The Salute

Ever since I enlisted in the army straight out of college, I have been hand saluting at the proper time. These days, that means saluting the American flag, the stars and stripes, rather than saluting a military superior or returning the salute on an inferior. Saluting others ended when my three-year army enlistment was over in 1961. Nowadays, my saluting is mostly limited to American Legion meetings where we stand at attention and salute as a color guard brings the flag into the gathering at the beginning of a session or removes it at the end. The command, given by the post commander, is “Present Arms!” We hold the salute until the commander says “Order Arms!”

The hand salute is a gesture intended to show respect. When directed to a person, the saluter should make eye contact with that person. When directed to the U.S. flag or while listening to a playing of the national anthem, the saluter should remain at attention and look straight ahead.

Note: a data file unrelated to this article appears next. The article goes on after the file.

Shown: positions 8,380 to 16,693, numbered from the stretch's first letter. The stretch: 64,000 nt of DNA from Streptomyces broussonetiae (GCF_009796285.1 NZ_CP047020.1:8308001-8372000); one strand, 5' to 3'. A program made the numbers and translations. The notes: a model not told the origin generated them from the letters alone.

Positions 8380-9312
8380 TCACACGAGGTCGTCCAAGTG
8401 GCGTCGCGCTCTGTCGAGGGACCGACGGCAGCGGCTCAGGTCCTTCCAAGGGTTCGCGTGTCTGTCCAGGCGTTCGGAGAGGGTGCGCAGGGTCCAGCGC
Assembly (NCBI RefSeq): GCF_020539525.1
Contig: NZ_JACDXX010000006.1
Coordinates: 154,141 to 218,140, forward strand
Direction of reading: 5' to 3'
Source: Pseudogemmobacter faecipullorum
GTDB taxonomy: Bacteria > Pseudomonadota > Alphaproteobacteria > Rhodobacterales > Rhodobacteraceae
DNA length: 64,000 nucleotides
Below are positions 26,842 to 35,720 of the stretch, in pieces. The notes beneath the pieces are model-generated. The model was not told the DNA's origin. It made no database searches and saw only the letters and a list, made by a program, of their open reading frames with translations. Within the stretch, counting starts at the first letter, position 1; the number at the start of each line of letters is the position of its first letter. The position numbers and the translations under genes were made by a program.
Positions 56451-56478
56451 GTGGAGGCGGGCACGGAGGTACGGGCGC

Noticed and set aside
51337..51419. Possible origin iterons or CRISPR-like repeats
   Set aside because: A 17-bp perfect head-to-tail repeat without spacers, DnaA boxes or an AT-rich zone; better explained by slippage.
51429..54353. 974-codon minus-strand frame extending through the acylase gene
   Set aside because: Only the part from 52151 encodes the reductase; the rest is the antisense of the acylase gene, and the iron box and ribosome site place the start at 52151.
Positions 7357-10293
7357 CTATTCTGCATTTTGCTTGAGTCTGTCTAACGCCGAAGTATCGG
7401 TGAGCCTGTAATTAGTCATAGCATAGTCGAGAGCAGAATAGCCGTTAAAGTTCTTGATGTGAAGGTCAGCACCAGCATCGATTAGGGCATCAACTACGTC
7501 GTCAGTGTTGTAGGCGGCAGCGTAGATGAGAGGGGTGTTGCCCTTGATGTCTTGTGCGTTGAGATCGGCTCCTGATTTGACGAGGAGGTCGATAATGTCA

As used in the U.S., the hand salute consists of raising the right hand to the upper right corner of the right eye, then returning the hand to the side. The motion raising and lowering the hand should be sharp and quick. According to the website, the salute is a “‘one-count movement.’ The right hand should be raised sharply, fingers and thumb extended with the palm facing down. The tip of the right forefinger should meet the rim of the headgear visor to the right of the right eye.”

The hand salute is used everywhere in the world with slight variations. In some nations, the palm of the right hand faces outward. In others, the fingers are slightly curved. Sometimes, the right hand ends the salute by moving outward away from the face before returning to the side. Variations notwithstanding, the salute is invariably a gesture of respect.

To me personally, the salute expresses not only respect but the intense attachment that connects people who work together in a military setting, especially during combat. As I have written here in earlier posts, the strongest human bond I have ever experienced is that between men fighting side by side. American men don’t like to use the word “love” to describe the feelings they have for one another, but the bond between combatants is the strongest love I have ever experienced.

So for me, the salute symbolizes my commitment to put my life on the line for the men fighting next to me. That makes it sacred.

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